Replay run amok: The Royals’ seventh inning ends on a B.S. overturn


It was 3-2 in the top of the seventh inning and the Royals were starting to do what the Royals do.

Sal Perez was hit with a Lance McCullers pitch. He left the game for pinch runner Terrance Gore. Gore promptly stole second. After a strikeout made for out number two Gore went for a risky steal of third. He beat the throw and was called safe at third. Shades of the 2014 Wild Card game?

Or maybe not.

We’ll have video of this soon, but in the mean time, while it was basically undetectable with the naked eye, replays — both on our TVs and no doubt in the Astros’ clubhouse — showed that Gore’s foot momentarily came off the bag after he reached it. It’s hard to see why — did Luis Valbuena bump him off? Maybe? Maybe not? Did he block the base? Quite probably!– and it was hard to see whether Valbuena tagged him as they stutter-stepped around. It certainly looked like he might’ve swiped him. Either way, the replay officials think he did, the call was overturned, Gore was out and the inning ended.

This is total baloney. Not because the replay officials were clearly wrong — again, Gore may very well have been tagged in the brief moment his foot was off the bag — but because this is not the sort of thing that should be reviewed in the first place.

It’s a bang-bang play, the likes of which have always happened and which have never been visible before the advent of high speed cameras and replay rules. The business being reviewed was a fidget on top of a fidget and maybe a bit of shoving, not a baseball play that was clearly called wrong by an umpire. Fundamentally, this review took the baseball out of the game and turned it into tennis or something. A fast runner on a fast team came in to change the game and he did. He beat the throw and the tag and was called out because of some throat-clearing and chippy business.

I don’t like these replay reviews on the stutter-steps on a bag. It’s a pedantic business that invites gamesmanship and, eventually, as teams realize how easy it is to steal an out, it incentivizes some subtle body-checking and other nonsense.  If you had a replay review umpire up in the booth in charge of correcting blown calls, this never gets reviewed. And no matter what your system is, it shouldn’t be a reviewable play.

The Royals got boned here. Maybe not technically speaking — and maybe, given that Carlos Correa and Colby Rasmus just went back-to-back in the bottom of the seventh, it’s now moot — but the Royals were boned in the sense that their baseball skills were subordinated to ticky-tack garbage and hi-def cameras. It just seems wrong.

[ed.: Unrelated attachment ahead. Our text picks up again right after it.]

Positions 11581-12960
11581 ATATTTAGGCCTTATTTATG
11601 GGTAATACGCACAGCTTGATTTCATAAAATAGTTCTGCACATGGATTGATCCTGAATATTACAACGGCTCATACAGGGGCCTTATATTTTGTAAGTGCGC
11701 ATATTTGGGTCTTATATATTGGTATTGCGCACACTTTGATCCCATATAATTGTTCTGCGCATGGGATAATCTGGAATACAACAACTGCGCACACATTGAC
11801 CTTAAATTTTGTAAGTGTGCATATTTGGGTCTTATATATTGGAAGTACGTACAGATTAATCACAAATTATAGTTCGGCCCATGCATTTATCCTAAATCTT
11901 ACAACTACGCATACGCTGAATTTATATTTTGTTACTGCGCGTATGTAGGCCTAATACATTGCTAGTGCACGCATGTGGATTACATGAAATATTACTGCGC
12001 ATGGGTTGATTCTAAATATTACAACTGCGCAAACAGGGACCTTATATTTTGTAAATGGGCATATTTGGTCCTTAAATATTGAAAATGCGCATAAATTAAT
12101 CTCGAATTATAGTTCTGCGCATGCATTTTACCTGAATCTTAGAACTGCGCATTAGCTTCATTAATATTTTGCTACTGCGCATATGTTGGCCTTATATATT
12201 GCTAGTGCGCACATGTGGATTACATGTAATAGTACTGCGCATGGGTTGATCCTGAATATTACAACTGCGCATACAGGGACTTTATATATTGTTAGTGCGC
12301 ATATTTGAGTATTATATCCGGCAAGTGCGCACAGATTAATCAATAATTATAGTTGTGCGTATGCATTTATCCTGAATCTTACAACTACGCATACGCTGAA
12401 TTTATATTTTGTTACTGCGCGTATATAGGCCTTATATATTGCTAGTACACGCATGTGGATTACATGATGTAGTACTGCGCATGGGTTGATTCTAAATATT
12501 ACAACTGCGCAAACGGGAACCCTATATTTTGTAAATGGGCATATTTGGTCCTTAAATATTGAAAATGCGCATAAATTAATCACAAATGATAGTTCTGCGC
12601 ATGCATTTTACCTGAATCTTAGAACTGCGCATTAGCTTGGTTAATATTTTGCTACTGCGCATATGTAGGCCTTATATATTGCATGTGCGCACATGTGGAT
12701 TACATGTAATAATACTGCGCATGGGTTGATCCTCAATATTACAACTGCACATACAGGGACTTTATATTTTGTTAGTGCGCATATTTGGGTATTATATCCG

Nevada Senate vote on proposed A’s stadium in Las Vegas extended until next week

MLB: Oakland-Alameda County Coliseum
Robert Edwards-USA TODAY Sports

CARSON CITY, Nev. — The Nevada Senate adjourned Thursday without voting on a financing bill for a proposed $1.5 billion Las Vegas Strip stadium for the Oakland Athletics, extending the special legislative session into the next week amid negotiations over whether to contribute $380 million in public funding to the project.

The measure can still be amended by lawmakers, and if it passes the Senate it would still need approval from the Assembly before going to the desk of Republican Gov. Joe Lombardo, who has expressed support for it. Both the state Senate and Assembly are adjourned until Monday.

In a hearing that began Wednesday and stretched into the early morning hours Thursday, lawmakers peppered tourism officials and a representative from a firm partnering with the ball club with questions about the feasibility and benefits of financing such a deal.

Public funds for the stadium would mainly come from $180 million in transferable tax credits and $120 million in county bonds. Backers have pledged that the creation of a special tax district around the proposed stadium would generate enough money to pay off those bonds and interest. The plan would not directly raise taxes.

The A’s would not owe property taxes for the publicly owned stadium. Clark County, which includes Las Vegas, would also contribute $25 million in credit toward infrastructure costs.

A’s representatives and some tourism officials say a deal would further grow Las Vegas’ developing sports scene and act as an economic engine, but a growing chorus of economists and some lawmakers warn that the project would bring minimal benefits for the hefty public price tag.